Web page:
well-liked man’s man with good looks, wisdom and honor. He is a carpenter, self-educated and
brilliant beyond his peers. He is fondly connected from childhood to Arthur Donithorne,
grandson of the old squire, slated to be the next squire when the old man
dies. Arthur prides himself in his generosity
and dreams of being a better master to his tenants than his grandfather has
been when his time comes.
Both men (unbeknownst to the
other) are besot with Hetty, the beautiful niece of the best tenant farmer,
Martin Poysner. I knew someone like Hetty
once, a woman so beautiful that you can’t look away. I think beauty this stunning is rare. But Hetty had her character flaws, driven by
her vanity, perhaps a common temptation to a woman of her brilliance.
“Adam was looking at Hetty, and saw the frown, and pout, and the dark
eyes seeming to grow larger with pettish half-gathered tears. Quiet Mary Burge, who sat near enough to see
her, thought that so sensible a man as Adam must be reflecting on the small
value of beauty in a woman whose temper was bad. Mary was a good girl, not given to indulge in
evil feelings, but she said to herself, that, since Hetty had bad temper, it
was better Adam should know it. And it
was quite true that if Hetty had been plain, she would have looked very ugly
and unamiable at that moment, and no one’s moral judgment upon her would have
been in the least beguiled. But really
there was something quite charming in her pettishness: It looked so much more like innocent distress
than ill humor; and the severe Adam felt no movement of disapprobation; he only
felt a sort of amused pity, as if he had seen a kitten setting up its back, or
a little bird with his feathers ruffled.
He could not gather what was vexing her, but it was impossible to him to
feel otherwise than that she was the prettiest thing in the world, and that if
he could have his way, nothing should ever vex her any more.” P. 255
But Arthur is the one who wins
Hetty’s favor with a hopeless liaison of different classes, sure to break her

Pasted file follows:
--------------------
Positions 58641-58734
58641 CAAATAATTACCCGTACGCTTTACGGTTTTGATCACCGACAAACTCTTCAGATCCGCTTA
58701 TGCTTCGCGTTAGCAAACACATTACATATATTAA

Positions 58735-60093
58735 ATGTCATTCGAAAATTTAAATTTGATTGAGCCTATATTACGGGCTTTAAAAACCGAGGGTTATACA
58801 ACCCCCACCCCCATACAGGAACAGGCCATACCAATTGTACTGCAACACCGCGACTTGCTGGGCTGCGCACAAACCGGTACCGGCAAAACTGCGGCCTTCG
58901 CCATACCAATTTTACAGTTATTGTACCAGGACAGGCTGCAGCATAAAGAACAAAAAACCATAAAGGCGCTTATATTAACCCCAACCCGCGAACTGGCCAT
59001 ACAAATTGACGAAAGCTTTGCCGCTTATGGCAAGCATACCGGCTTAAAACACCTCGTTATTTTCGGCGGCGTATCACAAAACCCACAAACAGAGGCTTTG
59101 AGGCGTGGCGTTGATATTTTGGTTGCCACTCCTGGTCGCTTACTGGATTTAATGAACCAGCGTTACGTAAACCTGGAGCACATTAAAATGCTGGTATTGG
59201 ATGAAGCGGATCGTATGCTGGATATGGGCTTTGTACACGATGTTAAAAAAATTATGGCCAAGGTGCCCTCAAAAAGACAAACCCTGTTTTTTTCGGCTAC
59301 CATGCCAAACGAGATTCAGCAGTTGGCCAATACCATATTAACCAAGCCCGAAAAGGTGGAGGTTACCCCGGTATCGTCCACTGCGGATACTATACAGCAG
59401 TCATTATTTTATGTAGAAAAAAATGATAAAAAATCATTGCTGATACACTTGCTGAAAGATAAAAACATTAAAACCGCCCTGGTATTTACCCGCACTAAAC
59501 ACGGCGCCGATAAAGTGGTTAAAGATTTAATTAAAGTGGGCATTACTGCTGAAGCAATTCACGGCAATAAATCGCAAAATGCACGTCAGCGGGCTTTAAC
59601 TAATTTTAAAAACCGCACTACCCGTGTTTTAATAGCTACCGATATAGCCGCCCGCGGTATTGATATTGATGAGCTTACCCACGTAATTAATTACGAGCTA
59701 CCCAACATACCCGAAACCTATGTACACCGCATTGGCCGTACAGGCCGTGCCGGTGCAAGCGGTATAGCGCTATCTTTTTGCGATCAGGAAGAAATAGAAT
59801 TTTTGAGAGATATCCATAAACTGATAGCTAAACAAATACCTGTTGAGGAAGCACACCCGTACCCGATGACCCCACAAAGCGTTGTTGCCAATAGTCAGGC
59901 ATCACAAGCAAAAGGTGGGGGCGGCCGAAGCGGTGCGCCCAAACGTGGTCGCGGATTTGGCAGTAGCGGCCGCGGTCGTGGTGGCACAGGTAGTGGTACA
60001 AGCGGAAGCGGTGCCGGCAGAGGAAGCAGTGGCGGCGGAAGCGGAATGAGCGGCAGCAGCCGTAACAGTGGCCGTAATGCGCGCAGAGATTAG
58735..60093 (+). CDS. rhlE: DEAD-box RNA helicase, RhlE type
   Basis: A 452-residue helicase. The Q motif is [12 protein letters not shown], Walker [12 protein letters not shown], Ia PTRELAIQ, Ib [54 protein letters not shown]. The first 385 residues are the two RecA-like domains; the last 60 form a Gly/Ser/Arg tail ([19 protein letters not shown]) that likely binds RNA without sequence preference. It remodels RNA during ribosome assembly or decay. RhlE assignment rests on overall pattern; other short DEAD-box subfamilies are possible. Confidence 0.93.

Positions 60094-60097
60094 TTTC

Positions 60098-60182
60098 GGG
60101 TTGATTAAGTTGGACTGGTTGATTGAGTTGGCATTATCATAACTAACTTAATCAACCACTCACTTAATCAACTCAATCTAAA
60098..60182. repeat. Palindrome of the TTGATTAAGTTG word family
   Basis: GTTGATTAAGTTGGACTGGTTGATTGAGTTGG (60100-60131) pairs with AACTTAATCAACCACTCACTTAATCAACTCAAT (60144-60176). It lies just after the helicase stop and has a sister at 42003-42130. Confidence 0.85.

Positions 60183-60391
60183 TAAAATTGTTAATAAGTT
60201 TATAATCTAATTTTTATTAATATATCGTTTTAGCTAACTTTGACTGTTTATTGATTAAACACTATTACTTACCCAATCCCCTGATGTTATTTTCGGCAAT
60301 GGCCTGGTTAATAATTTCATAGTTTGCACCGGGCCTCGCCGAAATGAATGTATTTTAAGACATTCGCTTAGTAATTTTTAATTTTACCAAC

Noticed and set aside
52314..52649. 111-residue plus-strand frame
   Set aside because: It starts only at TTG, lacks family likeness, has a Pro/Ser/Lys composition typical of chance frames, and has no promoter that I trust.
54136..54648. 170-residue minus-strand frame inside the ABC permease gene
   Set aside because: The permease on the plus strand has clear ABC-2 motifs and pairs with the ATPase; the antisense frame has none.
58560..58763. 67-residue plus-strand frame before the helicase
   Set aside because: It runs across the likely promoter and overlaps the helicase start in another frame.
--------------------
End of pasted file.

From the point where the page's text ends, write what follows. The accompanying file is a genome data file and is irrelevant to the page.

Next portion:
heart. Arthur knows he is doing wrong
and plans to break it off after a little indulgent toying. He is not an evil cad, but a man caught in a weakness
of temptation that he cannot break from until he finally decides to leave with
his military regiment. By this time
Arthur knows that Adam loves Hetty too and hopes that his going will open a
door for their relationship.
This is the plot set up. What is to happen to Hetty? Don’t read too many reviews of this story as
there are surprises that you don’t want to have spoiled.
The story has many poignant
spiritual elements, mostly centered about the character Dinah, also a niece of
the Poysners. She is beautiful in her
own simple way but as different from Hetty as possible. Dinah is a Methodist preacher who has dedicated
her life to Christ. As a woman she is an
anomaly, but the crowds are drawn to her words and countenance. Dinah has a spiritual gift for
comforting. As a motivated Christian I
was inspired by her character:
“From her girlhood upwards she had had experience among the sick and
the mourning, among minds hardened and shriveled through poverty and ignorance,
and had gained the subtlest perception of the mode in which they could best be
touched and softened in willingness to receive words of spiritual consolation
or warning. As Dinah expressed it, ‘she
was never left to herself; but it was always given her when to keep silence and
when to speak.” And do we not all agree